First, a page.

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web posted April 2, 2001
British Columbia government wants abortion violence considered hate crime
Violence against doctors who provide abortions should be considered a hate crime and should result in longer jail sentences, says British Columbia's New Democrat government. Urging the federal government to make such a change in the Criminal Code is among several recommendations to be brought to the legislature last week by deputy premier Joy MacPhail.
The NDP also supports increased fees for abortion services, additional funding for security at the homes and offices of abortion providers and more money for training doctors and nurses to provide abortions.
The order calls for enhanced access to emergency contraceptives, improving access to safer, less invasive abortions and research dollars to investigate the controversial abortion pill RU486.
MacPhail said the government is committed to tabling the legislation this session if the proposals are passed in the legislature.
The NDP, trailing badly in polls, is expected to lose an election that must be called by June. Speculation puts the election call within the next week or two.
The governing party has shown a renewed commitment to social issues, including abortion rights, and critics have suggested the NDP are using the hot-button abortion issue in an effort to divide the Opposition.
But MacPhail disputed that.
"This is an increase in commitment to an issue that we've be solidly providing for for years," MacPhail said Monday.
There has been a 23 per cent decline in the number of doctors performing abortions in British Columbia in the past couple of decades, the deputy premier said, despite the fact the province has taken so many actions to protect abortion rights.
British Columbia is the only province that has provincial legislation preventing anti-abortion protests in a "bubble-zone" around clinics.
Premier Ujjal Dosanjh has accused the Liberals of harbouring anti-abortionists and warned abortion services would be scaled back under a Liberal government.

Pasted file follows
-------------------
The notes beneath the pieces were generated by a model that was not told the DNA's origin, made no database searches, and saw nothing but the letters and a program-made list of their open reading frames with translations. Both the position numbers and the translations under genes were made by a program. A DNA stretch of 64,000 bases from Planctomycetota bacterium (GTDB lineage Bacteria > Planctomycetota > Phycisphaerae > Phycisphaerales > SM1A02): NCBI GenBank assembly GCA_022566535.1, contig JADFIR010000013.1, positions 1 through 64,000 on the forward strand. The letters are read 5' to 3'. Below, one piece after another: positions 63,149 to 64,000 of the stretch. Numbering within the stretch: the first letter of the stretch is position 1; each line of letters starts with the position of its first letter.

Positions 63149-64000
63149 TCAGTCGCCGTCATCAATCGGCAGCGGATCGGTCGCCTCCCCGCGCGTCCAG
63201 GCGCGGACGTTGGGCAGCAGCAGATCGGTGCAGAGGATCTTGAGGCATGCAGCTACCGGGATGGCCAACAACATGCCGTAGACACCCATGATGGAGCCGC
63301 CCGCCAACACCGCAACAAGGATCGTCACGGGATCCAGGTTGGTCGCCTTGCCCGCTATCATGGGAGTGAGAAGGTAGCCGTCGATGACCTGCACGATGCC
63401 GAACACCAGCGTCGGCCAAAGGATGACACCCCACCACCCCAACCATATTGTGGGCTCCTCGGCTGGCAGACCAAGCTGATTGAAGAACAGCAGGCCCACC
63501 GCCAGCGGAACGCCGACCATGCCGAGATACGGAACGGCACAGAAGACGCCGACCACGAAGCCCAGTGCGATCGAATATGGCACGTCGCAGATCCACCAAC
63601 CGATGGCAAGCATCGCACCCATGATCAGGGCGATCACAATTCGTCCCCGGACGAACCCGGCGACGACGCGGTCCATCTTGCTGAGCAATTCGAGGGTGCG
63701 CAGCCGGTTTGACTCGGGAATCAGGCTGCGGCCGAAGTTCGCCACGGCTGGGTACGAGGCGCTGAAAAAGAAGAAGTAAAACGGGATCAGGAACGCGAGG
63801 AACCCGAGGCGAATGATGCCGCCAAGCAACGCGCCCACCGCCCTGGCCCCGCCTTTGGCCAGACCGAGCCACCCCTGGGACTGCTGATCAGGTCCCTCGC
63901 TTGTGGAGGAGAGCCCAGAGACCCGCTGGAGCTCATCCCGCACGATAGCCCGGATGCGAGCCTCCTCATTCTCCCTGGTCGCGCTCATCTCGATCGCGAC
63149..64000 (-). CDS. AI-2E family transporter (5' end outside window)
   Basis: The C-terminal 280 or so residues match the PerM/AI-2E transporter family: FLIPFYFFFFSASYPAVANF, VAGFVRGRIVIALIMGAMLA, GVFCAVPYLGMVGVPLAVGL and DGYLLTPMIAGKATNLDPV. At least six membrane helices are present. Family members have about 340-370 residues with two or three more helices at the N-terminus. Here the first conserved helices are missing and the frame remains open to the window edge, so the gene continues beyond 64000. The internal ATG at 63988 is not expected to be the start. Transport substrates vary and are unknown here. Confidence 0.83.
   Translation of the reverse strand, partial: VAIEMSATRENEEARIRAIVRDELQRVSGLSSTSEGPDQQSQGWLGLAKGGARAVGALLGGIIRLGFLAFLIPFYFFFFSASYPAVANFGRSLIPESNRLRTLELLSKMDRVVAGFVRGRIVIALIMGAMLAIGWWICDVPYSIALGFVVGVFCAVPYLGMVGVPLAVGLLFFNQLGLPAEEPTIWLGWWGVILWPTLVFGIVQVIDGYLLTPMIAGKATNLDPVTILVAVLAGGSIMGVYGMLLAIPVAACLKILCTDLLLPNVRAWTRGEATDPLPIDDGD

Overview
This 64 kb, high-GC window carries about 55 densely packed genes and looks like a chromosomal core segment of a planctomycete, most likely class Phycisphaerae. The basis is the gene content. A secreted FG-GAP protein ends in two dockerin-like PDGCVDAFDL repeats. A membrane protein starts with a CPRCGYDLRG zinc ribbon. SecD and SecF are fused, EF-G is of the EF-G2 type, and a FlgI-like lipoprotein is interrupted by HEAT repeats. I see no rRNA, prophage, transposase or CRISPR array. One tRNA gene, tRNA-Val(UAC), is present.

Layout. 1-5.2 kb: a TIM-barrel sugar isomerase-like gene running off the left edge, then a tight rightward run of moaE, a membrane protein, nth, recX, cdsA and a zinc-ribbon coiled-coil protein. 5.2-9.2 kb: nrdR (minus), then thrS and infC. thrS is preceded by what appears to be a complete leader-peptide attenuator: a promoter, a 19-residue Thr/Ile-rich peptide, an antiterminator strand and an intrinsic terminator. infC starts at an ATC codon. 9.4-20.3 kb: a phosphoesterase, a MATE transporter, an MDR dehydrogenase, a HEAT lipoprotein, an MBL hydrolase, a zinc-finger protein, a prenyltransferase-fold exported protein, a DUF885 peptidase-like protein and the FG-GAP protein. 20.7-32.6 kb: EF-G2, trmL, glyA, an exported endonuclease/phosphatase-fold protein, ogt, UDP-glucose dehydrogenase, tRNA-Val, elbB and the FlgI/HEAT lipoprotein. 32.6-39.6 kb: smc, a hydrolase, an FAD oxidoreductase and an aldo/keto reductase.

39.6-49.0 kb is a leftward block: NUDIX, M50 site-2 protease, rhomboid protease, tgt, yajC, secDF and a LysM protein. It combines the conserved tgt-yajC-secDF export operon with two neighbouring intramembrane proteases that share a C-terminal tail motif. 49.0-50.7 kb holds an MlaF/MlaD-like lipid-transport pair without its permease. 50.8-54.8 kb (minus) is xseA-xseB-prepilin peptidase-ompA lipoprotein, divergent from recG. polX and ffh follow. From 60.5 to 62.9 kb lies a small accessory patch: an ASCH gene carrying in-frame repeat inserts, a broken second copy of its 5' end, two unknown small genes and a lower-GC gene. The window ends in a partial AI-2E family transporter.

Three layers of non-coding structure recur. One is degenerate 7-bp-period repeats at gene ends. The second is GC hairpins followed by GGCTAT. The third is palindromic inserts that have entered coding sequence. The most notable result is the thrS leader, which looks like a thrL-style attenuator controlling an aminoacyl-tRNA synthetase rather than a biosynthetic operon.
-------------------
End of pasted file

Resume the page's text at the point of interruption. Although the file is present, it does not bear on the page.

The controversy failed to ignite in the legislature. Liberal leader Gordon Campbell has said his MLA's will support continued access to abortion.
Mary Ellen Douglas, a national organizer for the Campaign Life Coalition, called the proposals "extremely radical."
The province's premier is using his office to promote a pro-abortion agenda, she said.
"This is certainly the act of a very desperate man but I think he's backing the wrong horse," Douglas said from her home in Kingston, Ont.
Pro-choice supporters are supportive, if a little sceptical, of British Columbia's proposals.
"We have to wait for an election or we have to wait for some tragedy to happen before Canadians are sort of whipped out of their complacency," said Marilyn Wilson of the Canadian Abortion Rights Action League.
Abortion also became an issue in the November federal election.
"People look on it as a political issue. It shouldn't be that way, it should be considered a health issue, but unfortunately it's been fought through the courts and the political arenas."
The Canadian Abortion Rights Action League has been calling for abortion providers to be included in hate crime legislation since Dr. Garson Romalis was shot through his kitchen window in Vancouver in 1994.
Last July Romalis was stabbed in the medical building where his office is located.
In 1995, Dr. Hugh Short was shot at his Ancaster, Ont., home.
Dr. Jack Fainman, of Winnipeg, was shot in 1997 and an unnamed doctor near Rochester N.Y., was targeted the same year.
Dr. Barnett Slepian was killed by a sniper's bullet in Buffalo, N.Y., in October 1998.